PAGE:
CD34+ cell dose predicts relapse and survival after T-cell-depleted HLA-identical haematopoietic stem cell transplantation (HSCT) for haematological malignancies


Professor Barrett BMT Unit, Hematology Branch, Bldg 10, Rm 7C103, National Institutes of Health, 9000 Rockville Pike, Bethesda, MD 20894, USA.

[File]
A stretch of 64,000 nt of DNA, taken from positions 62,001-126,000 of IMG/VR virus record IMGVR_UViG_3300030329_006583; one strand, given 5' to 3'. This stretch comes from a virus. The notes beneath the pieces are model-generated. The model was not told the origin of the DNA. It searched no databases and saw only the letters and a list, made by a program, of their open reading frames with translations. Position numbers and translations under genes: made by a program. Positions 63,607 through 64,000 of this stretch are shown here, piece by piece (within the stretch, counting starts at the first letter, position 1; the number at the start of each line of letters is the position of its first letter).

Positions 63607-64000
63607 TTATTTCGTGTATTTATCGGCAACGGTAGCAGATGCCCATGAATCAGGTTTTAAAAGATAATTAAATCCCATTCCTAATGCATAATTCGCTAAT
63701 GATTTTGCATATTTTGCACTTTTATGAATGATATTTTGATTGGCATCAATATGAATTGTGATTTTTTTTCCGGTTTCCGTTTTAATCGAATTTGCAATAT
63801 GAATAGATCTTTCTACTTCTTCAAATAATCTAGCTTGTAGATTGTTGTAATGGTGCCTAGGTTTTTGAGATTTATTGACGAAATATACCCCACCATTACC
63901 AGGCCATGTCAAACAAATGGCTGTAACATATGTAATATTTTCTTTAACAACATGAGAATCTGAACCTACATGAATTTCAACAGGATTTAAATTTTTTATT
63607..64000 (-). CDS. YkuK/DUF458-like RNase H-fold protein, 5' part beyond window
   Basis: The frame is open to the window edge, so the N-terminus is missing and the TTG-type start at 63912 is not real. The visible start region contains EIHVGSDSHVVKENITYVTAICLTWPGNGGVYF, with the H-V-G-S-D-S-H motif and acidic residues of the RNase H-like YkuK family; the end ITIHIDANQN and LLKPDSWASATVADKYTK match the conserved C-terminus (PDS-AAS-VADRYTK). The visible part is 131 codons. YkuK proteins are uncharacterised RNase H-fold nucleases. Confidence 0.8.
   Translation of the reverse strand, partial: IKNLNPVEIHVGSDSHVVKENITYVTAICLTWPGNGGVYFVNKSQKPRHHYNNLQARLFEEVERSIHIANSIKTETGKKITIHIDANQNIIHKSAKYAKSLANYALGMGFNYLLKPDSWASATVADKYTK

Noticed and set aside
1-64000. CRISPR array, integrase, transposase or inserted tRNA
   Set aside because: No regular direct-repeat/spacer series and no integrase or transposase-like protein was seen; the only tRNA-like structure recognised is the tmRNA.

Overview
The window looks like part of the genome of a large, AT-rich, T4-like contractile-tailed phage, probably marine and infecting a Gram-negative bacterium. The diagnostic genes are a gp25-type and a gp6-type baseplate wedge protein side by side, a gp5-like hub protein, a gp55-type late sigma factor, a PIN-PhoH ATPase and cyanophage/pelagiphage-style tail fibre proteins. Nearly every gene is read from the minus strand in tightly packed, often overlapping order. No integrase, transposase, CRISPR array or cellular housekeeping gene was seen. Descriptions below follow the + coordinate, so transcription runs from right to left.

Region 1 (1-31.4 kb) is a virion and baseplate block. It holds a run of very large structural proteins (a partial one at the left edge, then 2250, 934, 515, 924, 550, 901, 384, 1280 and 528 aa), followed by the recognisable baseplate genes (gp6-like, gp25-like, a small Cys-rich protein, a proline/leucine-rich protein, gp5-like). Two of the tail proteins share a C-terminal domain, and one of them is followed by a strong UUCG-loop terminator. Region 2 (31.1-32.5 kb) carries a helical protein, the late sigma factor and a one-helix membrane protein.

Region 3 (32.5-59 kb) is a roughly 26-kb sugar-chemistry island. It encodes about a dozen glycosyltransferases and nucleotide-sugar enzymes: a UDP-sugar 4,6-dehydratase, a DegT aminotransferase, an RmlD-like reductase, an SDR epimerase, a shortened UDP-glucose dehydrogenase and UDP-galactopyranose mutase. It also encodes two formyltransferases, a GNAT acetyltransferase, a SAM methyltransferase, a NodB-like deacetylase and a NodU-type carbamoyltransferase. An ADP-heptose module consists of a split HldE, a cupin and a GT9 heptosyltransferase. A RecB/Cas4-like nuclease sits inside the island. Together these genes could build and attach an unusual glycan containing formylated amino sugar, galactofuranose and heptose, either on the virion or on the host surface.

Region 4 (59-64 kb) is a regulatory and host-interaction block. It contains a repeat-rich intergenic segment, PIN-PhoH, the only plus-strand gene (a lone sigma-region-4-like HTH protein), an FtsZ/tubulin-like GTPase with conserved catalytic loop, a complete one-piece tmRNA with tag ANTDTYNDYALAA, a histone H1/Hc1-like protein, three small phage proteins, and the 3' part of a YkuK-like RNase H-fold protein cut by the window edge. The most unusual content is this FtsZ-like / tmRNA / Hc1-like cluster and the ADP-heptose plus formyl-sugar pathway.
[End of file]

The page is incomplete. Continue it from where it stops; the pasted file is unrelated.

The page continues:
Seventy-eight patients with haematological malignancies, received T-cell-depleted stem cell transplants and cyclosporin followed by delayed add-back of donor lymphocytes to prevent leukaemia relapse. The source of stem cells was bone marrow in 50 patients and granulocyte colony-stimulating factor (G-CSF)-mobilized peripheral blood in 28 patients. In univariate analysis, only the CD34+ cell dose (but not the stem cell source or the T lymphocyte dose) and disease status were predictive for transplant-related mortality, relapse and survival. Patients receiving ≥ 3 × 106 CD34+ cells/kg had an overall actuarial survival of 68% compared with 52%, 35% and 10%, respectively, for cell doses of 2–2.99, 1–1.99 and < 1 × 106/kg. Multivariate analysis of risk factors for relapse identified disease risk and CD34+ cell dose as the only factors. Relapse was 62.5% in 38 patients at high risk of relapse vs. 25% for 40 patients at intermediate or low risk. CD34+ cell doses of ≥ 3 × 106/kg were associated with a 13.5% relapse vs. 48% for recipients of lower doses. This favourable effect of CD34+ cell dose on relapse was apparent in both high- and intermediate- plus low-risk groups. Our results support the potential benefit of a high stem cell dose in lowering transplant-related mortality (TRM) and in reducing relapse after allogeneic marrow or blood stem cell transplants.